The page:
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Response to msongs (Reply #8)

Mon Sep 18, 2017, 08:07 PM

9. That's because it's not meant to be erotic.

The bible thumping fussbudgets on the council are only using that as an excuse to ban the shows.

Drag is an art form, imo, and an important one.

A Brief History of Drag in the Art World

Drag has a rich cultural history, spanning cross-dressing performances and deliberate parodies of fixed roles of gender and sexuality. Men have been performing on stage as women since the Ancient Greek tragedies, Shakespeare famously cast men as women, and Baroque operas featured early examples of drag.

The term “drag queen” was first used to describe men appearing in women’s clothing in Polari—a type of British slang that was popularized among gay men and the theater community in the late 19th and 20th centuries. And while drag has long maintained a powerful presence in popular culture, more recently, it has developed a strong foothold in the art world as well.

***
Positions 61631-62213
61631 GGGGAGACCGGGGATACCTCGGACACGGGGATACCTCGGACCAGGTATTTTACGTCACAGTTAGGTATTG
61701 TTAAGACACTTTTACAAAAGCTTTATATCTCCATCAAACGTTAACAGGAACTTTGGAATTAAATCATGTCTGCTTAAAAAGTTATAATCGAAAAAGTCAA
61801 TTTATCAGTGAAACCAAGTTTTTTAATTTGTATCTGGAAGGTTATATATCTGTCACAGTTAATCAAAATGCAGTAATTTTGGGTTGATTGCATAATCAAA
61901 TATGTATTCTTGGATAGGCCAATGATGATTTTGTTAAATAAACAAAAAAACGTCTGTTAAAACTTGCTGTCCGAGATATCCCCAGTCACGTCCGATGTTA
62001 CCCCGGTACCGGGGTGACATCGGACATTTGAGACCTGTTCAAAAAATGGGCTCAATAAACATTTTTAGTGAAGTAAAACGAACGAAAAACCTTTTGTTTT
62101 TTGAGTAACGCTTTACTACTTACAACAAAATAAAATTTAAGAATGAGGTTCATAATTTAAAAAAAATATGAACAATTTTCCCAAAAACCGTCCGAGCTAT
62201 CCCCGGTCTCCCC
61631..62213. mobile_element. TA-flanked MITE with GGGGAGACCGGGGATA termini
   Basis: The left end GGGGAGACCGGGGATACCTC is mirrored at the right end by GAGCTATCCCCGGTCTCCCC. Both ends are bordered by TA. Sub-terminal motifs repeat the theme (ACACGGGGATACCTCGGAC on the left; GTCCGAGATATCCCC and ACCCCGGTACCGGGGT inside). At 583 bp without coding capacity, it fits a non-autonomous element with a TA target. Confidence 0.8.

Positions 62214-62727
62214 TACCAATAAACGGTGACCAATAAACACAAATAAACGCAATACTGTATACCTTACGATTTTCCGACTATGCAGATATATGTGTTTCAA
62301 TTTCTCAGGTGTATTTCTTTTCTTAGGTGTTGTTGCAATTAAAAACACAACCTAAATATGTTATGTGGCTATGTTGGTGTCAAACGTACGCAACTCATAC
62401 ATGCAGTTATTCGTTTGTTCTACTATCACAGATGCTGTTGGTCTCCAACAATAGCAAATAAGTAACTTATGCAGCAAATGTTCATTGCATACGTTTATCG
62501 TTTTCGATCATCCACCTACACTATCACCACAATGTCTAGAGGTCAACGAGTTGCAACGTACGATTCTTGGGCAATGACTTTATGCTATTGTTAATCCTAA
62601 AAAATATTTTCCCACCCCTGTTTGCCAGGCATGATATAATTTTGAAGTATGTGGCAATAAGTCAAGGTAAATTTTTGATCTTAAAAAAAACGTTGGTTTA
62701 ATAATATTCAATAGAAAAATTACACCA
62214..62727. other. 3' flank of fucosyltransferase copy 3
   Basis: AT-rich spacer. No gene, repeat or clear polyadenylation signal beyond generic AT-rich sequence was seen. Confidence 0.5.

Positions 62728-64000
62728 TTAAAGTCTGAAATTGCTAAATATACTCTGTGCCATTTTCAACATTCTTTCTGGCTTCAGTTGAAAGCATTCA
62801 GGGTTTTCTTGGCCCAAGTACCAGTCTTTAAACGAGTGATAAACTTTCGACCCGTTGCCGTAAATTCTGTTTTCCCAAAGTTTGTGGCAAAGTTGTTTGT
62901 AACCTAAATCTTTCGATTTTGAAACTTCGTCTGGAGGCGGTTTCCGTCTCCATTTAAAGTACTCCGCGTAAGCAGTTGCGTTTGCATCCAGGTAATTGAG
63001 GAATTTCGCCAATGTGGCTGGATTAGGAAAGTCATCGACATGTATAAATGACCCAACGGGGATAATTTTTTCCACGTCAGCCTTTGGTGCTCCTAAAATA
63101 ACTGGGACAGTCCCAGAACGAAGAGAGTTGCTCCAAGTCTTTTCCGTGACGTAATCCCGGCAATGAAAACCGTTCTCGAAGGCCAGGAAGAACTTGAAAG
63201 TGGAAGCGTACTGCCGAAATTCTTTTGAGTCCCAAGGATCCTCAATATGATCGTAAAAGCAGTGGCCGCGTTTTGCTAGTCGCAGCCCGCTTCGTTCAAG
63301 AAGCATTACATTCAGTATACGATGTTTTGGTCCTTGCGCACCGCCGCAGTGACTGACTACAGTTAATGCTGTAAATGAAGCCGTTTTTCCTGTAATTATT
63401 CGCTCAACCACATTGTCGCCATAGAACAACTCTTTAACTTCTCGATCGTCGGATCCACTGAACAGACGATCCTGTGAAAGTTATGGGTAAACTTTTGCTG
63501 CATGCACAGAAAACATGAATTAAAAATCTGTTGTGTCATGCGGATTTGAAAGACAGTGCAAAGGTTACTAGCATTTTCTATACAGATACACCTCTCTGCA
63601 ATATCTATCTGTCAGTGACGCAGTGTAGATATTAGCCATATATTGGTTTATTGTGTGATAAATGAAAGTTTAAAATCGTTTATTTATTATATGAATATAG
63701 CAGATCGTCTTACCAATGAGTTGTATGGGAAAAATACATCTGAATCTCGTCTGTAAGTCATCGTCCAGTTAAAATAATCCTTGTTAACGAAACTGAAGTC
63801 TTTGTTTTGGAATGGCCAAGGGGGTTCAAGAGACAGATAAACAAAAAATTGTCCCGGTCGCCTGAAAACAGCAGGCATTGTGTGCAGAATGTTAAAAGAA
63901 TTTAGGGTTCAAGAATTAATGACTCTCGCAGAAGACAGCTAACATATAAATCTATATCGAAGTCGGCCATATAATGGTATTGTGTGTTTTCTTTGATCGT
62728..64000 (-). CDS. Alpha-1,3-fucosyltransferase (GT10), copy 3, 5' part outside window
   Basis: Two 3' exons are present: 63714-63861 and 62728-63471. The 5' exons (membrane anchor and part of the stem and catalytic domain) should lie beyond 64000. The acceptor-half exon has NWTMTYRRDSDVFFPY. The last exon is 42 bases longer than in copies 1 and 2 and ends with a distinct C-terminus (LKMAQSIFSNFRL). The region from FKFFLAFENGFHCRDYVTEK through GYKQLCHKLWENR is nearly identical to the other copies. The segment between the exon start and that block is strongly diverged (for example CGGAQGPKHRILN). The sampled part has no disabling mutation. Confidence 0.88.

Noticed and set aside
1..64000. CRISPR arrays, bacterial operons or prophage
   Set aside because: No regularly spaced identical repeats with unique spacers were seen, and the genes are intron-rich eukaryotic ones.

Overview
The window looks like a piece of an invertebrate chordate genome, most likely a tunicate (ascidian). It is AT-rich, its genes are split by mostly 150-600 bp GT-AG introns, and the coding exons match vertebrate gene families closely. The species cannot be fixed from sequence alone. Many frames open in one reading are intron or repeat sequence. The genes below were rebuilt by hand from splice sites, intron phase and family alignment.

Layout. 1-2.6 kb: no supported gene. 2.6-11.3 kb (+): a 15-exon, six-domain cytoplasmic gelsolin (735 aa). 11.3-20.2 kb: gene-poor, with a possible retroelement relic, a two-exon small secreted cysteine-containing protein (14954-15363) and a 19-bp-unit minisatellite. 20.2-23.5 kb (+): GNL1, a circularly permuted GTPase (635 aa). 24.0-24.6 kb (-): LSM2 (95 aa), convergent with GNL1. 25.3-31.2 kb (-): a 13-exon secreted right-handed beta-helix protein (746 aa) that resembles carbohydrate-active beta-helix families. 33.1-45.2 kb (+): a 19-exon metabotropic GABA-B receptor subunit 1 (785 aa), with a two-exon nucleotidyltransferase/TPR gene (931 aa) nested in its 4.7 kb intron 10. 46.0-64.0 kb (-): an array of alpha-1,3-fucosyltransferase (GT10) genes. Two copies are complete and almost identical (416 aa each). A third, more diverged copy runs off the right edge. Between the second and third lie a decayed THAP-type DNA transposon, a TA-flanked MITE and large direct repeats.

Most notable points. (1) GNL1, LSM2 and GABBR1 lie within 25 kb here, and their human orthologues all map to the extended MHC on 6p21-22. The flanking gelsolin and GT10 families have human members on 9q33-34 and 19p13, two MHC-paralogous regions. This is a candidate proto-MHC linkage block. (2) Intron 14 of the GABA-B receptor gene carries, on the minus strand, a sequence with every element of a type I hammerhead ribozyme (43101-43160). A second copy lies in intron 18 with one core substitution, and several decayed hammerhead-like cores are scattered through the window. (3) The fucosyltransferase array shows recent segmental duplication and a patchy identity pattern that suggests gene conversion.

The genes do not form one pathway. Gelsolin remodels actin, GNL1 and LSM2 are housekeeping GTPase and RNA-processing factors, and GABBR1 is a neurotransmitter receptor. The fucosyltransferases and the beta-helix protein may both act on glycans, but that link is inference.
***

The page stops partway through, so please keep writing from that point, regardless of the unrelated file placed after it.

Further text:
Today, in the wake of the popular television program RuPaul’s Drag Race, drag queen Conchita Wurst winning the Eurovision Song Contest, and new drag-themed club nights popping up across London, New York, and L.A., one could say that drag is in the midst of having a mainstream moment. Riding this wave of popularity are art galleries and museums. Recently, drag has been identified as an influence among major art exhibitions, like the Whitney Biennial in New York, and performance programs, like “Contemporary Drag” at NADA New York this past March. It also serves as one of the themes in the new show “Queer British Art” at Tate Britain.

Artists have historically created work that might not be considered or intended to be “drag,” but nonetheless similarly challenge and deconstruct rigid social and sexual archetypes. Take, for example, Marcel Duchamp’s female alter ego Rrose Sélavy, who first appeared in 1920. The character’s name was a pun on “Eros, c’est la vie” (meaning “eros, it is life”) and she appeared in several portraits taken by photographer Man Ray. Sélavy was an expression of Duchamp’s love for subversion and enigma. Similarly, the artist Claude Cahun was the male alter ego of the Surrealist Lucie Schwob, who took self-portraits dressed in male garments.


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beam me up scottie Sep 2017 OP
Docreed2003 Sep 2017 #1
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bitterross Sep 2017 #5
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msongs Sep 2017 #8
LineLineNew Reply That's because it's not meant to be erotic.
beam me up scottie Sep 2017 #9
defacto7 Sep 2017 #12
beam me up scottie Sep 2017 #10
Duppers Sep 2017 #13
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